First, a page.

Sloan Shipyards Corp. v. U.S. Fleet Corp.,
258 U.S. 549 (1922)

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U.S. Supreme Court

Sloan Shipyards Corp. v. U.S. Fleet Corp., 258 U.S. 549 (1922)

Sloan Shipyards Corporation v. United States

Shipping Board Emergency Fleet Corporation

Nos. 308, 376, 526

Argued March 15, 16, 1922

Decided May 1, 1922

258 U.S. 549


1. The Emergency Fleet Corporation, as originally created, had the powers of corporations under the laws of the District of Columbia, where it was incorporated, and was liable to be sued, there and

Page 258 U. S. 550

elsewhere, upon its contracts and for its torts notwithstanding the fact that it was a federal agency and that its stock was taken entirely by the United States. P. 258 U. S. 565.

2. The extensive increase of the powers of this corporation made by later acts and by delegation from the President of large powers granted him by Congress did not render the corporation in all cases immune to private suit. P. 258 U. S. 566.

3. A bill alleged that the Fleet Corporation, having contracted, May 18, 1917, with a shipbuilding company for the construction of vessels, on December l, 1917, unlawfully took possession of the property of the company and its subsidiaries and compelled it to make another contract, which the bill sought to set aside, praying also for restoration of the properties, an accounting under the earlier contract and other relief.


(a) That the bill stated a cause of action against the Fleet Corporation, cognizable by a district court, since

(b) It could not be assumed from the allegations that the taking was in pursuance of powers which had been delegated to the Fleet Corporation by the President, directly or through the Shipping Board, when the taking occurred, or that it was within the ratification of past acts of the Fleet Corporation made by the Executive Order of December 3, 1918; and, consequently,

(c) It did not appear that the special remedies of payment by and suit against the United States in the Court of Claims, for plants taken by the President, were applicable to the case. P. 258 U. S. 567.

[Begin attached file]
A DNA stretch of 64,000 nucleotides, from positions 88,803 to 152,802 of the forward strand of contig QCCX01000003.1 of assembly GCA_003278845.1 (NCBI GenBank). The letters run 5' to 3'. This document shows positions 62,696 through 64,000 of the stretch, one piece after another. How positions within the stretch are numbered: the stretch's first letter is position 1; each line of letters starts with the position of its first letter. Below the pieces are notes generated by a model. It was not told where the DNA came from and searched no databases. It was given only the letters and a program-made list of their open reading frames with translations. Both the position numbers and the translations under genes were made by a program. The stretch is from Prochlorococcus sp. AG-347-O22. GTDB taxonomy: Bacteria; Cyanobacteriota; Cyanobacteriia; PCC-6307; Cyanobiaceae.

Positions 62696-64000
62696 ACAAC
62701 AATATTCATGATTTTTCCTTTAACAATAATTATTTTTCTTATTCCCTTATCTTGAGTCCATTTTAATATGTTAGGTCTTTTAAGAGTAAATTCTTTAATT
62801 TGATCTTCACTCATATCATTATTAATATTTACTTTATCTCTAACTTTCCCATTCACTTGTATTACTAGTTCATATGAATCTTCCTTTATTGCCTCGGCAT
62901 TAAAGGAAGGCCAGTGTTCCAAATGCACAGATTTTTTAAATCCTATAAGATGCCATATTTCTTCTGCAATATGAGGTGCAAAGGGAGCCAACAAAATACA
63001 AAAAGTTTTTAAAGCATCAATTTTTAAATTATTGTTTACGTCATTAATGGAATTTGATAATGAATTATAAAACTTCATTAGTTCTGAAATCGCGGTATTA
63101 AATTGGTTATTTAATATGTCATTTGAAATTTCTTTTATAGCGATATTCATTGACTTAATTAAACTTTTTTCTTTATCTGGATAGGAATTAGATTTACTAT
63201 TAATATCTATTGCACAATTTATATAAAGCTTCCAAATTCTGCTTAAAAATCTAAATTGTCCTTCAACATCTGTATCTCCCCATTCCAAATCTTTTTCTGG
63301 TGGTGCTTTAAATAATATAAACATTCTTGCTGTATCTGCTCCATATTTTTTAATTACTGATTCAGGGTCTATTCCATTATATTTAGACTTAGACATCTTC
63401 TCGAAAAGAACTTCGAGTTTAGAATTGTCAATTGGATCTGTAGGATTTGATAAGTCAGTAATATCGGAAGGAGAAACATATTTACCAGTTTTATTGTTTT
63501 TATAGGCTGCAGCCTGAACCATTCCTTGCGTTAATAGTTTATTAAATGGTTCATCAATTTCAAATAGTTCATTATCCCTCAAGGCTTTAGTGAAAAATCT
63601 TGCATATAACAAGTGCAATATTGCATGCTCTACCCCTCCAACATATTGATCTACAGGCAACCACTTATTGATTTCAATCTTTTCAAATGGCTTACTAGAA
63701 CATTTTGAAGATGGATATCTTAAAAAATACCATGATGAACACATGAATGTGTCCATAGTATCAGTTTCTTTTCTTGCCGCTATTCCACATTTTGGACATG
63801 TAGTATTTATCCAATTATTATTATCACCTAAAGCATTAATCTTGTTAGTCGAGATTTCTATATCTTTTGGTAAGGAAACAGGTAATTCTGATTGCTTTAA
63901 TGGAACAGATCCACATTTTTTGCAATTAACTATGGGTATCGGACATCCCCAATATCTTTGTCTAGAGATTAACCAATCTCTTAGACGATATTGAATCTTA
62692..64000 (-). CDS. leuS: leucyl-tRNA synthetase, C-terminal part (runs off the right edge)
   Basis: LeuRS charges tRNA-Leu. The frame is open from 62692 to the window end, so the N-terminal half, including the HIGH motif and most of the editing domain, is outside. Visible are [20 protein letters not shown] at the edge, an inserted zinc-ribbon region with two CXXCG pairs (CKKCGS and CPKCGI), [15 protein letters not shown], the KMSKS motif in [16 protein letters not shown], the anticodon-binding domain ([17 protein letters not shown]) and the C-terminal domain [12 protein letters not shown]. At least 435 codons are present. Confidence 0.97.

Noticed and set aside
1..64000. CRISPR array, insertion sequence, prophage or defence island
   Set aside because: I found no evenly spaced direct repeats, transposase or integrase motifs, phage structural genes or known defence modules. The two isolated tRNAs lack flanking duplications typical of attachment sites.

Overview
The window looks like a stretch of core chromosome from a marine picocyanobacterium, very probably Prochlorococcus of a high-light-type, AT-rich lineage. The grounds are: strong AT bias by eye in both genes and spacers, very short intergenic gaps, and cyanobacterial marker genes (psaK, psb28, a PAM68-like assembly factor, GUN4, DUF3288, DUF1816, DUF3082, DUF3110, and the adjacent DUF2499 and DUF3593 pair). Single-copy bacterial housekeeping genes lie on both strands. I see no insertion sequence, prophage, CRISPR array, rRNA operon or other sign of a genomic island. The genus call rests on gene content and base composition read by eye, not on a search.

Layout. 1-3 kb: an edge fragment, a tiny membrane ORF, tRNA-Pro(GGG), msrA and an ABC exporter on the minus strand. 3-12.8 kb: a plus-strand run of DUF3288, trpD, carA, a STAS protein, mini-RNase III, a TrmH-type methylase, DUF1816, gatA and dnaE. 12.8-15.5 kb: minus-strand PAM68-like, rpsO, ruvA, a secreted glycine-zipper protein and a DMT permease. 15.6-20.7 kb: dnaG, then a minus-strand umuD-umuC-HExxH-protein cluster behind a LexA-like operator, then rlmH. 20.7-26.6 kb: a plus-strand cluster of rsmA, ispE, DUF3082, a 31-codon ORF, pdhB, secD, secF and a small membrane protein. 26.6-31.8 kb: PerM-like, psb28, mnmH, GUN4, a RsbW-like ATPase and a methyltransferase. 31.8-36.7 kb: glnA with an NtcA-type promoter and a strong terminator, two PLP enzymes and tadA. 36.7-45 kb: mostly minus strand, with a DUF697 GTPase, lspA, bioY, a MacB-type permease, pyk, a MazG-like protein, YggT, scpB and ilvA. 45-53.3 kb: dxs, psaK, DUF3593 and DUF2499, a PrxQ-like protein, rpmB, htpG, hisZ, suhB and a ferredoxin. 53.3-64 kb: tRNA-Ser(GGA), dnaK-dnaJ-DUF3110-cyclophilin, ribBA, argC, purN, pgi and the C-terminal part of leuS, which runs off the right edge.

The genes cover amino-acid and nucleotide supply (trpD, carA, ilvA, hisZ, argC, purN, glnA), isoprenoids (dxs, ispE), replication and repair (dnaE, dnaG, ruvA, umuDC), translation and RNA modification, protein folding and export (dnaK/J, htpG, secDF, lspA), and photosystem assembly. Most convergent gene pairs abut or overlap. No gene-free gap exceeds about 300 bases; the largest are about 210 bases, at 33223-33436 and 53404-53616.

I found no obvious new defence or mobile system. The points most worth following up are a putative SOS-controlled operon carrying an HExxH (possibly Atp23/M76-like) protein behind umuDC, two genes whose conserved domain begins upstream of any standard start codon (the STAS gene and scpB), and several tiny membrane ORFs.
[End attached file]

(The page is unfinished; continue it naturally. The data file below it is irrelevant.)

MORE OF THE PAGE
4. The Fleet Corporation is liable to be sued for its unlawful acts, even if a remedy also exists by suit against the United States. P. 258 U. S. 567.

5. The general immunity of the United States to actions for torts does not extend to those who act in its name. P. 258 U. S. 568.

6. The provision in the general incorporation law of the District of Columbia (Code D.C. § 607) that corporations formed under it may sue and be sued in the District does not mean that they may not be sued elsewhere. P. 258 U. S. 568.

7. A contract made by the Fleet Corporation "representing the United States of America" is the contract of the Corporation, and subject to be set aside in a suit against it if wrongfully brought about. P. 258 U. S. 568.

8. Transfer of the property of the Fleet Corporation to the Shipping Board by the Act of June 5, 1920, c. 250, § 4, 41 Stat. 988, did not affect the jurisdiction to entertain the present suits. P. 258 U. S. 568.

Page 258 U. S. 551

9. A suit against the Fleet Corporation is removable from a state to a federal court. P. 258 U. S. 569.

10. The Fleet Corporation held suable in a state court for breach of a contract executed by it February 1, 1919, as a corporation of the District of Columbia "representing the United States of America" in which certain necessities and rights of the United States were recognized, but in which the Corporation was recognized throughout as the immediate party contracting. P. 258 U. S. 569.

11. A claim in bankruptcy made by the Fleet Corporation in its own name as an instrument of the government is not entitled to preference as a claim of the United States. P. 258 U. S. 570.

268 F. 624, 272 F. 132, 270 F. 635, reversed. 274 F. 893 affirmed.

The first of these cases is an appeal from a decree of the district court dismissing on motion, for want of jurisdiction, a bill against the Fleet Corporation (the general nature of the bill is described in the third headnote) upon the ground that the suit, involving more than $10,000, must be brought in the Court of Claims. The second is a writ of error to a judgment of the district court which, upon the same ground, sustained a demurrer to the petition in an action for breach of contract brought against the Fleet Corporation, originally in a court of the state. The third comes here by certiorari to an order of the circuit court of appeals affirming one of the district court denying preference to a claim made by the Fleet Corporation in a bankruptcy proceeding.

Page 258 U. S. 564

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